Wednesday, October 29, 2014
Wednesday, October 15, 2014
Labels: PHOTO: MICHAEL O'NEILL
No it's not a new drink. Rather, it's the new way of traveling for couples, between the mountains and the beach. I'm the first to admit that I don't travel well anymore. Years of commuting everyday between the Catskills and Manhattan threw me into a kind of low level agoraphobia. Once I was off the commute I reveled in the freedom to stay put. My range shrunk to about a 30 mile circle. So when Shewho proposed a couples weekend with two of her favorite people, Eugene and Patricia O'Neil, out in "The Hamptons" I began to run a temperature and experience explosive diareah. As a driver I fear getting lost. As a navigator I fear Shewho's driving. There's no easy way around it. The solution? Go Guantanamo.
I didn't have an orange jump suit, but an old pair of Carharts did the trick. Adult diapers, a blindfold and pillow case over my head, some soft bindings for the hands and feet, and I curled up in the fetal position in the back seat, calm as a kitten. The gentle hum of the tires eventually put me to sleep. By the time I woke up we were passing through East Hampton, heading for Wainscott. "Keep your hood on dear." Shewho warned, knowing that glimpsing the opulence, and extremely well groomed men and women in striped sweaters and scarves, could trigger the diareah again. I heeded her advice. And before I knew it, the ignition was switched off and Shewho announced cheerfully "We're heeeere."
Just for yucks Shewho walked me to the door, still shackled and hooded. She presented some nice wine to our hosts and loosened my bindings. Our trip had been a complete success- no bickering, calm, relaxed. I recommend this way of traveling for anyone sharing my pathology, as does Shewho. Now if I could just get through a weekend without my kitten, I'll be fine.
Friday, October 10, 2014
Labels: pHOTO:mARIANA rOTHEN
Thursday, October 9, 2014
Labels: PHOTO: KATE ORNE
Tuesday, October 7, 2014
CONFESSIONS OF AN URBAN ANIMIST
I've spent over 20 years hunting, killing and incorporating animals in my art work. Sometimes it's as simple as shooting a deer, taking the carcass to the taxidermist, laying it on the floor and telling my guy to "make it look just like that....dead." Other times it's a doe dragged from my trunk, across a length of canvas, leaving a "blood skid". It all depends on the piece. Most all taxidermists try to make a dead animal appear alive. It's high heresy to want the animal to look like what it actually is....dead. Hunters want that "live" mount on the wall. They want to look up from the TV and see that big buck staring, glassy-eyed off into space, so they can relive the moment when they loosed the arrow or pulled the trigger. I'm not one of those hunters. It's the buck hanging in the tree or piled up in the snow that does it for me. Death is an unavoidable part of the process. Why hide it?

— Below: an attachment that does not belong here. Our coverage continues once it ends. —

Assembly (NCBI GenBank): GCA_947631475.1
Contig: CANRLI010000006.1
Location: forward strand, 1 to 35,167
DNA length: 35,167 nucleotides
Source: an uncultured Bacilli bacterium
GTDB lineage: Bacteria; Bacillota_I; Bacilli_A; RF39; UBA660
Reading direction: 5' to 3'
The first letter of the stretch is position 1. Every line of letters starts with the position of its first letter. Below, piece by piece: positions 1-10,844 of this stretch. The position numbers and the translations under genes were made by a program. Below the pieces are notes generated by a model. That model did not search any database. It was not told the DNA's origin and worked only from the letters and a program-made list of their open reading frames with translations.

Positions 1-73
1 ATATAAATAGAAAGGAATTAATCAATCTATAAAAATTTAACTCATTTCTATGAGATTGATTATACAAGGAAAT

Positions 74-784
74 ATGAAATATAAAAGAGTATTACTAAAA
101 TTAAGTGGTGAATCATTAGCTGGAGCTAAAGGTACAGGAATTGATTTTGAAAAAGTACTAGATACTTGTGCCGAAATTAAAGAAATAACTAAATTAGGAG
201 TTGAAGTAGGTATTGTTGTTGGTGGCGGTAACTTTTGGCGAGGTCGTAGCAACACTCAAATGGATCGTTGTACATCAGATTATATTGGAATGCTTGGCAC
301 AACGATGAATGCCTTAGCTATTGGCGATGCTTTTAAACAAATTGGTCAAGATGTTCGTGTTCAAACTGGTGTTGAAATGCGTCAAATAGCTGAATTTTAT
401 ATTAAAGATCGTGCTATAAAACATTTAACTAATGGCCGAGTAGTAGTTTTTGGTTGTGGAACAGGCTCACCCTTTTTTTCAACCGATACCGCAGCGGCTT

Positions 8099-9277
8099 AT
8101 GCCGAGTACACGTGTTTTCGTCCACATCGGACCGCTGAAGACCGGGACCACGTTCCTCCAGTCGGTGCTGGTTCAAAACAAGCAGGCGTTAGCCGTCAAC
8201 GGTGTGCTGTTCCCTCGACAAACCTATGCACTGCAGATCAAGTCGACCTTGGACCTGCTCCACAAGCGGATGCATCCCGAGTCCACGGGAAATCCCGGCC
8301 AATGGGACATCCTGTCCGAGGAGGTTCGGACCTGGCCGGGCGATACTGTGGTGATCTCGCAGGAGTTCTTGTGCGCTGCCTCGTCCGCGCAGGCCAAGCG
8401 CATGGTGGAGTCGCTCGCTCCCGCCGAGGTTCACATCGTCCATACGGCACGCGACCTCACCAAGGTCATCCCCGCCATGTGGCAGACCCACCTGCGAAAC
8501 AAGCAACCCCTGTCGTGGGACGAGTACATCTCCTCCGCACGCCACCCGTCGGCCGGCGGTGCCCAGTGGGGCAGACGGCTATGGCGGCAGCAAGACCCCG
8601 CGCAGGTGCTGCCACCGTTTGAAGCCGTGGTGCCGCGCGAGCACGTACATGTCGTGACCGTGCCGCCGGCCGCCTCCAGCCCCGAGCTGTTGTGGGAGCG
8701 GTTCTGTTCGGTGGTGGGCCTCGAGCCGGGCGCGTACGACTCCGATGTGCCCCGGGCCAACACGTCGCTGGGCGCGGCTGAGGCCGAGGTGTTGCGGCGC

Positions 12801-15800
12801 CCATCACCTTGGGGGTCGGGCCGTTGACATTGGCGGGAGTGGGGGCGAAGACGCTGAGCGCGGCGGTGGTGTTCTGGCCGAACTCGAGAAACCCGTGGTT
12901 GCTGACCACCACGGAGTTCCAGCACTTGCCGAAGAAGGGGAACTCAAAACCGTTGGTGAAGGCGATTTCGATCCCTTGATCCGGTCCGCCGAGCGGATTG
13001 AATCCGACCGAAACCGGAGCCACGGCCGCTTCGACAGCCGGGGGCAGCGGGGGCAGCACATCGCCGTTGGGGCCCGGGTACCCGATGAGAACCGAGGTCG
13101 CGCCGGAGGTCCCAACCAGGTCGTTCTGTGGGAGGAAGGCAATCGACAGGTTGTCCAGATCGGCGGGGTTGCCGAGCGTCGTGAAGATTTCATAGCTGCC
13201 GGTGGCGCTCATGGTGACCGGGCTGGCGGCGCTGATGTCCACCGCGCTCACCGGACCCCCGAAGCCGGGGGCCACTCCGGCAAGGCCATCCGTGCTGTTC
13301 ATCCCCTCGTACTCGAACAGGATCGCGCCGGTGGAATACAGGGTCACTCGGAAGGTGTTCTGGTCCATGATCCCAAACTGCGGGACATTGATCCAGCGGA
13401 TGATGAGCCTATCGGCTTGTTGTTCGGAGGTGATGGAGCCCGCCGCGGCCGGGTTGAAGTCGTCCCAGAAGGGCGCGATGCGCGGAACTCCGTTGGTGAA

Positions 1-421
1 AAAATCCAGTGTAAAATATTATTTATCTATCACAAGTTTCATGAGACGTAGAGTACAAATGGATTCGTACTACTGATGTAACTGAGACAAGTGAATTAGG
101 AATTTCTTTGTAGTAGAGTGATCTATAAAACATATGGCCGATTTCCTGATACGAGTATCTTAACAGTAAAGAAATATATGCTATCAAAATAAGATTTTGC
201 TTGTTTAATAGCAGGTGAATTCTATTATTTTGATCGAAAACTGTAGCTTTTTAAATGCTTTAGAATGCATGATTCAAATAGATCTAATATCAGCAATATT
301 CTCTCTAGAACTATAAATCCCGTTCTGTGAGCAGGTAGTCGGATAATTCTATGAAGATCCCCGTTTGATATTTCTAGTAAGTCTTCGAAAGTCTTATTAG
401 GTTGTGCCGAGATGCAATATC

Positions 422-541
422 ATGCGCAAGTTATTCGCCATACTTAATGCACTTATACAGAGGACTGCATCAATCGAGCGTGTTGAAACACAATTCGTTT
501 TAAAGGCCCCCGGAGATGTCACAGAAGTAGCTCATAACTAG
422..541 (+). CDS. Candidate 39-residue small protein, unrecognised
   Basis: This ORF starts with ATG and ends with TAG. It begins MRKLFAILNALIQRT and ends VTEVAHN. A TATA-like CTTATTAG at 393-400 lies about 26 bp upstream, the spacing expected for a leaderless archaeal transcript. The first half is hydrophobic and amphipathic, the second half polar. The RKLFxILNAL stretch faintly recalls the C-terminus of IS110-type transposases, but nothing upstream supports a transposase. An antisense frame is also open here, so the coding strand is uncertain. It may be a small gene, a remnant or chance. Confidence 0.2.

My "guy" is Fernando Neves of Bethel, NY. He's done my mounts for over ten years. He gets it. He also raises whitetails and turkeys for sale to high fence preserves. This is livestock meant to be hunted and killed. So when I came to him with another idea for a new body of work he was receptive, if a bit cautious. My idea was to purchase a couple of deer and release them in the tamed urban environment- parks. NYC's Central Park already contained many "weedy" species like raccoons, skunks, 'possums, and even coyotes. Why not help the eco-system along with a few more? A week before doing my SFAI lecture a couple of deer, released into the Presidio, got onto the Golden Bridge. Thankfully no motorist nor deer were injured. This is an example of what can go wrong doing this sort of work.
An old idea I had for Central Park was releasing a breeding pair of wild turkeys, I would call Adam and Eve. Central Park is gigantic. My feeling was that if a hen and tom established residence and were lucky enough to have a surviving clutch, a population could flourish. Wouldn't it be nice to open your window at the Dakota in the Spring and hear turkeys gobbling? Neves listened and frowned. The DEC so closely regulated his "cervid" business, it would be impossible for him to help me with my task. I was on my own. Next step: google "cannon nets".
It's not easy to do any work in urban areas (outside of galleries) without breaking laws or being captured on camera. But it's not impossible. Obviously I can not mention specific acts or techniques I use in realizing these pieces. But I can say no animal was harmed in the process. My net is loaded. Time to hit the stand.
Monday, October 6, 2014
Labels: ARTIST; LIZ COHEN
Sunday, October 5, 2014
I woke up this morning with my neck covered in tiny little hickeys. It seems the underside of my beard looks like the sparse belly foliage of a mother cat. So after tossing the little neck sucker and surveying the damage in the mirror I went to the internet to research a solution to my nocturnal zombie kitten's cravings. They suggested filing the kitten's teeth down with a nail file and letting it suckle on my teat. It seems that after a week of having a kitten in the house most adults (male or female) will automatically lactate enough to satiate a kitten. Who knew? Hell, it was worth a try.
I couldn't find a nail file but I did have a piece of 80 grit sandpaper that did the trick. After about 20 minutes of struggle those little fangs were now non-offending nubs. Once he latched onto my nipple it wasn't altogether unpleasant. I'm a little chaffed, but maybe I can get some sleep tonight. I'm four sits into bow season and if I can get some shut eye, I'll make a morning stand. So far I've only gone out in the afternoon. I've seen bucks, but no shooters and nothing close. The past two nights have been busts. Nothing. One porcupine and one black squirrel were all I saw.